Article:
ici Libre translates to “Free Bikes,” but in actuality it “frees bikes” that are left to rust on bike racks. Bici Libre located at 6th and Lucas Ave in Los Angeles is a bike workshop organized through the Los Angeles Bike Coalition. Bici Libre wrangles abandoned bike from different institutions like surrounding universities and MTA to repair and redistribute abandoned bicycles to low-income communities where bicycles are a major source of transportation. Mostly volunteer-run, Bici Libre is funded by a grant from the LA County Health Department through the Center of Disease Control. Bici Libre also functions as a venue for bike workshops and a space to for people to fix their bikes under the guide of mechanics for a marginal donation. This year Bici Libre collected 9 bicycles from UCLA. Rafael Guerrero and Edwin Aguilar, volunteers, on a appreciate having a safe place and an inexpensive alternative for bike repairs, or in case of a bike theft, an inexpensive replacement. Roger Mora, also a volunteer, uses Bici Libre as an alternative to being on the streets. Bici Libre is continually looking for volunteers, donations, and abandoned bikes. It’s a bike shop for the amateur and the advanced, and for the socially conscious and anyone who wants to help the community. Visit lagente.org to watch the video
Grupo Folklórico de UCLA practices for Dia de Los Muertos Haidee Pacheco firstname.lastname@example.org
f you walk by the McClure Stage on Tuesdays and Thursdays from 6-8 pm, you will see a group of students dancing their hearts away. This group of students is known as Grupo Folklórico de UCLA, a student club recognized for its celebrations honoring the Mexican culture through a Mexican traditional dance widely known as Ballet Folklorico. Grupo Folklórico has been putting on performances both on campus and off since 1966. As their mission statement says, “Our goal is to create positive Chicana/o role models, promote cultural awareness throughout our surrounding communities, and encourage the youth of Los Angeles to celebrate their cultural roots and to continue on to institutions of higher learning.” With Grupo Folklórico, students are able to take a break from their studies, shake their bodies to some fun music, and meet some new people, while learning about the culture of Mexico. Ballet folklorico incorporates its different styles of dance from different regions of Mexico, including Veracruz, Nayarit, and Guerrero. Over the course of the year, they learn the different steps and skirt works to prepare for their biggest and most important performance of the year, Fiesta Mexicana in UCLA’s historic Royce Hall. Any student can be a part of Grupo Folklorico, because as the group emphasizes when recruiting new members, “No experience necessary!” Visit lagente.org to watch the video 22 LA GENTE fall 2011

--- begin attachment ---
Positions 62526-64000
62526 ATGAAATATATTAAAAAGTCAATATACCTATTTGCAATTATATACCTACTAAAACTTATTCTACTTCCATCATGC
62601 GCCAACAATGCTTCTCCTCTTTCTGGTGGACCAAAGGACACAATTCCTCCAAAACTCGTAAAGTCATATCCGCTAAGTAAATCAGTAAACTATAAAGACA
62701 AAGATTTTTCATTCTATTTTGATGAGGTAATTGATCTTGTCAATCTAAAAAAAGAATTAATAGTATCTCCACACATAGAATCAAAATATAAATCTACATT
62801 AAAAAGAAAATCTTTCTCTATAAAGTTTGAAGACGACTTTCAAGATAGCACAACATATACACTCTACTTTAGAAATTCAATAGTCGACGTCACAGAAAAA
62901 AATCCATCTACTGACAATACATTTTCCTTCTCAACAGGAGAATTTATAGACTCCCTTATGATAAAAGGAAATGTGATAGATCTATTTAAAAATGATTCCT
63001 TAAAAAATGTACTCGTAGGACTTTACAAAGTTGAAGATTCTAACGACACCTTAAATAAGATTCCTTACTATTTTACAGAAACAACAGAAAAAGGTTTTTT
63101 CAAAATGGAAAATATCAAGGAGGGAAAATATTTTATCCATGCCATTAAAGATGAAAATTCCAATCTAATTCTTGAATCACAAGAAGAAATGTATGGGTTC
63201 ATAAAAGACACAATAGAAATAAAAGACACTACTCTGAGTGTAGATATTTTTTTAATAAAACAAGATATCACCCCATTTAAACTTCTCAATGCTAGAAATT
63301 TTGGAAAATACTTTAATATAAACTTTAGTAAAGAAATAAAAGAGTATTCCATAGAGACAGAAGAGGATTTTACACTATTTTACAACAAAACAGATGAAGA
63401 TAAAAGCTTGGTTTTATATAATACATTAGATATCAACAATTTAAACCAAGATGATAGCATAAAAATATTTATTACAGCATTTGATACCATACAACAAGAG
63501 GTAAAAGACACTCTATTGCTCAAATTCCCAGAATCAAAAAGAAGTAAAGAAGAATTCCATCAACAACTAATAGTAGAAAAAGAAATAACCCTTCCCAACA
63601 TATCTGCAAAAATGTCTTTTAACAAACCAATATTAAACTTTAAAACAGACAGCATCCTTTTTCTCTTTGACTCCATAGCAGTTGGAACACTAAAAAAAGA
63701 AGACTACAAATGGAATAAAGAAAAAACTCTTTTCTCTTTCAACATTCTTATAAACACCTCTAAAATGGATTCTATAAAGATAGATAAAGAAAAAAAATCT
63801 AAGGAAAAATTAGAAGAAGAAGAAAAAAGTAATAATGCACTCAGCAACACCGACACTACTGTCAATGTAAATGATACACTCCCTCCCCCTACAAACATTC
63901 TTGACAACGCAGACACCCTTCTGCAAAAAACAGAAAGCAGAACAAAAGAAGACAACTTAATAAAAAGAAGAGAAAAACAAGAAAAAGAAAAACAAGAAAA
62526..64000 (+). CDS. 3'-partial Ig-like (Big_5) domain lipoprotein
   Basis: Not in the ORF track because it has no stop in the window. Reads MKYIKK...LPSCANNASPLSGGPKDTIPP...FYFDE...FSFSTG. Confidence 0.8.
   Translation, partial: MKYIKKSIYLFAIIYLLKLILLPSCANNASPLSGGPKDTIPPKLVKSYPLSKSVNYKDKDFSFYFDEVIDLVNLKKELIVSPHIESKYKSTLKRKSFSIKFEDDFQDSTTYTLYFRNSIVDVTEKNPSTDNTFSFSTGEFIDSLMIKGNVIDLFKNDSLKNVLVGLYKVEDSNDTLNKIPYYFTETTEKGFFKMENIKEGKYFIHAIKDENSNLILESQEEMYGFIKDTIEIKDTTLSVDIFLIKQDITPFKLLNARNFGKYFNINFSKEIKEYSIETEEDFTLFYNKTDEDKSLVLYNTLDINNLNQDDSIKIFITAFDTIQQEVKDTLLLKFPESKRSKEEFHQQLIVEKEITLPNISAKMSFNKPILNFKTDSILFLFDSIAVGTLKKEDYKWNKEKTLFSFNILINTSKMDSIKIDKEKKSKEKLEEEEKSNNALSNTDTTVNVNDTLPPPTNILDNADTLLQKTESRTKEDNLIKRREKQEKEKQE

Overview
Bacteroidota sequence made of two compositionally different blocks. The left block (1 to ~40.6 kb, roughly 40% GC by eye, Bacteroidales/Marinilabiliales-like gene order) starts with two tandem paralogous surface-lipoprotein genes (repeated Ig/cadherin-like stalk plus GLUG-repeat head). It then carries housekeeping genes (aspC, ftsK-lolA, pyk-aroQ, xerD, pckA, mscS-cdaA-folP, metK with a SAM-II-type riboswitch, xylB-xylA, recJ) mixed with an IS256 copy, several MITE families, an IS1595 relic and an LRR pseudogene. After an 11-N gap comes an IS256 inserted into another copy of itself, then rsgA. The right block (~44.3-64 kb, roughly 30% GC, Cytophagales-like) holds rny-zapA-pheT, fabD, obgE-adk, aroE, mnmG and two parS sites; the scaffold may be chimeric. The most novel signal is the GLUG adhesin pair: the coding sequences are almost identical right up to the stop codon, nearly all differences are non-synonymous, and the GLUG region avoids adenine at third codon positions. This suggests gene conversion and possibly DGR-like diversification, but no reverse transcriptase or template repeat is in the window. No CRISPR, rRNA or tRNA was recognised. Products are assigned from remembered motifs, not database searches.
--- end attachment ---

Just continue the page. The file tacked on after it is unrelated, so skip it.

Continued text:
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Vol. 42 Issue 1 | Fall 2011